A message needs to be created that attempts to interact with people not already or intrinsically interested in economics. The video above has polish, it was clearly professionally made, and that results in alot of people being willing to watch it that would turn away from a video like the one posted above.

    A fundamental challenge of marketing MR is that its basically selling hope. The debt hawks are selling fear. Two people walk up to your door and one says “its gonna be allllllright”, the ohter says the russians are coming and we’re all going to die… everybody remembers the fear salesman. Its easy to sell fear, look at the evening news sometime.

    That is a formidable challenge. Tell somebody there is no government debt problem and, in fact, they could mint a 50 quadrillion dollar coin tomorrow, give it to themselves, and ahve 50 quadrillion dollars… that almost sounds too easy, doesn’t it? And we already have an enormous outcry against the fed “printing money” and even very intelligent people are kind of predisposed to oppose that (again, they don’t have a great deal of spare time to devote to studying econ).

    While I fully realize that this is a case of “well, its just not that simple”, exceedingly simple messages could really help reach some minds that are right now convinced that the gov’t is broke, a youtube channel showing some vid’s with some spit and polish. If Ed Burns can make “The Brothers McMullen” for $28k…

  4. To sell the world at large the idea that the US Govt has an unlimited budget in dollars will absolutely require a credible, and prominently presented, discussion of how to control inflation.

    So implanted in minds right now is contempt for “money printing” and hate of inflation that you simply cannot be cavalier about it and hope to win over the masses. Or congress.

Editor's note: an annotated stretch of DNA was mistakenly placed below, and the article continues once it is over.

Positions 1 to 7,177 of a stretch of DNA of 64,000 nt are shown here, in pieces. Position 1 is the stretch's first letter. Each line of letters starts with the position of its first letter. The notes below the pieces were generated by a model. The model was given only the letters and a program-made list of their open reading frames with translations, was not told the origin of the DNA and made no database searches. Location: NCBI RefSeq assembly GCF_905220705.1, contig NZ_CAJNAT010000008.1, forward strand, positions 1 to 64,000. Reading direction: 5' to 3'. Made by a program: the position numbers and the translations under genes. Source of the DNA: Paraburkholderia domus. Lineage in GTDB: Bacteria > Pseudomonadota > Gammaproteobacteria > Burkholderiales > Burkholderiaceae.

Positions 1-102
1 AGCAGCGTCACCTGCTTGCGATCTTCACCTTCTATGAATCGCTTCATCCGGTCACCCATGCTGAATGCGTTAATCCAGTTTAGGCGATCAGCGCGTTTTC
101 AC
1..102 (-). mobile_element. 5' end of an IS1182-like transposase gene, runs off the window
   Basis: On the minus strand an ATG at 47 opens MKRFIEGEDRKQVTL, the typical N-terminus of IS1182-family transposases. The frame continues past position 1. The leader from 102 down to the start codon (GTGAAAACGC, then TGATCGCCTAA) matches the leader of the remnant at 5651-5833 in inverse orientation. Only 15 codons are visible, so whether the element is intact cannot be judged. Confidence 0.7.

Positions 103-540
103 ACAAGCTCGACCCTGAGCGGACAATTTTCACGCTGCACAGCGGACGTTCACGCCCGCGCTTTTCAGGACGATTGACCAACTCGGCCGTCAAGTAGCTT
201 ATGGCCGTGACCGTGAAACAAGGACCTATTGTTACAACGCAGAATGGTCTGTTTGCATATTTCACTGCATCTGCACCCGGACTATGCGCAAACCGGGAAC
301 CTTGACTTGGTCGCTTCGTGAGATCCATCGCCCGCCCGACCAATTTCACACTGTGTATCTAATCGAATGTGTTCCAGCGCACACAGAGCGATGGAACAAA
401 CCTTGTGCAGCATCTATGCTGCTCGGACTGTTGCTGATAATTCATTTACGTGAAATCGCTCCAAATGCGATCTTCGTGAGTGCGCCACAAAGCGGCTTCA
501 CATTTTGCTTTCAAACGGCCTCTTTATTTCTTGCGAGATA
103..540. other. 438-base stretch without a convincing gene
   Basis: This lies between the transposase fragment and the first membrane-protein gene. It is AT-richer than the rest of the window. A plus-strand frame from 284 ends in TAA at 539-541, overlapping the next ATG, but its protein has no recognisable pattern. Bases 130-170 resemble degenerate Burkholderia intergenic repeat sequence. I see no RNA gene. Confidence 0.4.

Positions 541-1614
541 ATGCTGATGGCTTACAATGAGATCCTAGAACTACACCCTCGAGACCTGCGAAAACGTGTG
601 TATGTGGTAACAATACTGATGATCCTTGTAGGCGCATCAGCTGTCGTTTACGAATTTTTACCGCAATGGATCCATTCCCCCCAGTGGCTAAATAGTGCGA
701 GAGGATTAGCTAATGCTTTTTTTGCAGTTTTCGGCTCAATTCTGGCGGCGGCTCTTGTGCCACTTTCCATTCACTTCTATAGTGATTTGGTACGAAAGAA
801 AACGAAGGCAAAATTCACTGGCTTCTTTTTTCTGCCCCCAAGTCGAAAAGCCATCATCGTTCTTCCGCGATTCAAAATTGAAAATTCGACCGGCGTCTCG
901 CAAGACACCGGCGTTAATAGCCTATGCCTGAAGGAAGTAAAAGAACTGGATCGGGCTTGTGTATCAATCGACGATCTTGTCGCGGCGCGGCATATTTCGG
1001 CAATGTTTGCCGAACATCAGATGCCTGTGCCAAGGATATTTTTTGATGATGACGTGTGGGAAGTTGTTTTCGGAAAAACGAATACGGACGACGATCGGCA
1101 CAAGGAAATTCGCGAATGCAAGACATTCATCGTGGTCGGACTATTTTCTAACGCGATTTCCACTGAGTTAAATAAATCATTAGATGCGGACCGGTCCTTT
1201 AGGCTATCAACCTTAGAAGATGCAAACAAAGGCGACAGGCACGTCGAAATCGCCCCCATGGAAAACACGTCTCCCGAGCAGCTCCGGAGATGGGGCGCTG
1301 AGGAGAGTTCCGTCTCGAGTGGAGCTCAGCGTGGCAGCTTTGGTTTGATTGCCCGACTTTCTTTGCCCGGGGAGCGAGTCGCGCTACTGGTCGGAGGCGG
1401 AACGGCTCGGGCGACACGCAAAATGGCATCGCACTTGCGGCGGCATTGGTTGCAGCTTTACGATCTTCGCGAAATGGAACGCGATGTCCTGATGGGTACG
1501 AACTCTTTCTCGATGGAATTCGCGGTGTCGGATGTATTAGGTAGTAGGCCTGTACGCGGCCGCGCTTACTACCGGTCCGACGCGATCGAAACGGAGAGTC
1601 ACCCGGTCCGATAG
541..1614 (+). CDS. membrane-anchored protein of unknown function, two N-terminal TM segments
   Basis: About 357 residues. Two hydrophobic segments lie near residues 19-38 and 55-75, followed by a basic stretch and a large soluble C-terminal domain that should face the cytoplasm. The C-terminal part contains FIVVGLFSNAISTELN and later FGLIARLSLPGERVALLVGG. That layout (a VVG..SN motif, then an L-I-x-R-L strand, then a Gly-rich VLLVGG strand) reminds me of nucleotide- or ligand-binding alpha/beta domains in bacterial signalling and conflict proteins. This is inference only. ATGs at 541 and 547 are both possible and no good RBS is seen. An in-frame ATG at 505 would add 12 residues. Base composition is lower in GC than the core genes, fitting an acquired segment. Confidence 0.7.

A discussion of what causes inflation is sorely lacking from the general blogosphere, at least that I’ve ever seen.

    Whether or not inflation right now is high is not relevant to the debate with the general public – those 95-99.9% of people who really don’t care enough to read deeply into things but who catch tidbits on the news here and there. You know, like congress. – the general public is so obsessed and concerned with inflation and “money printing” that they simply won’t take anything seriously unless it addresses it.

    MR would benefit from a discussion of how to control inflation, what causes it, etc.

    Think of it as a way of saying, to the world at large, “look, you’re right, inflation is important, we’re on it like bonnet”. Its far easier to win a negotiation when the other party realizes you understand their position and are concenred about it.

  5. autographs!

    a video about Pete Rose’s autograph being the currency. some folks running around shopping, spending their Peties… saving their Peties, talking about how many Peties they need to get the kids through college.

    Then show pete rose walk in and just sign. That’d be cool. People would watch it.

    And it makes the point accurately enough, I think. I wonder what it costs to get Pete Rose to make a short film?

    • But then Pete’s card isn’t worth so much and we start buying things with Joe Dimaggio’s card instead, because he’s dead.

  6. Cullen, it’s hard to understand these days where you stand on Fed policy. You used to be more critical, but now have turned toward what seems to be a more supportive position, without really saying it?? Maybe I’ve missed some of your articles.
    It seems like everyone had confidence in Greenspan until it blew up in our faces. Greenspan’s Fed was a bubble ship and he was the captain. There was very little criticism at the time. Now, it seems like Bernanke’s slaughter of the savers until risk improves policy will also end with an enormous correction of some type. It’s just a strong instinct I have, but something is very very wrong with Fed policy. I’m afraid Mr. Bernanke’s next book will be “What I Didn’t Learn from the Great Depression” (and how it made the Great Recession worse).

  7. Don’t US bonds serve as an investment vehicle which “sterilizes” US over-spending and props up the exchange-rate value of the dollar, whilst allowing the govt to spend money to its heart’s content? If the US were to deficit spend without issuing bonds, wouldn’t the US eventually have to settle into a non-reserve-currency status and achieve a more realistic balance of trade?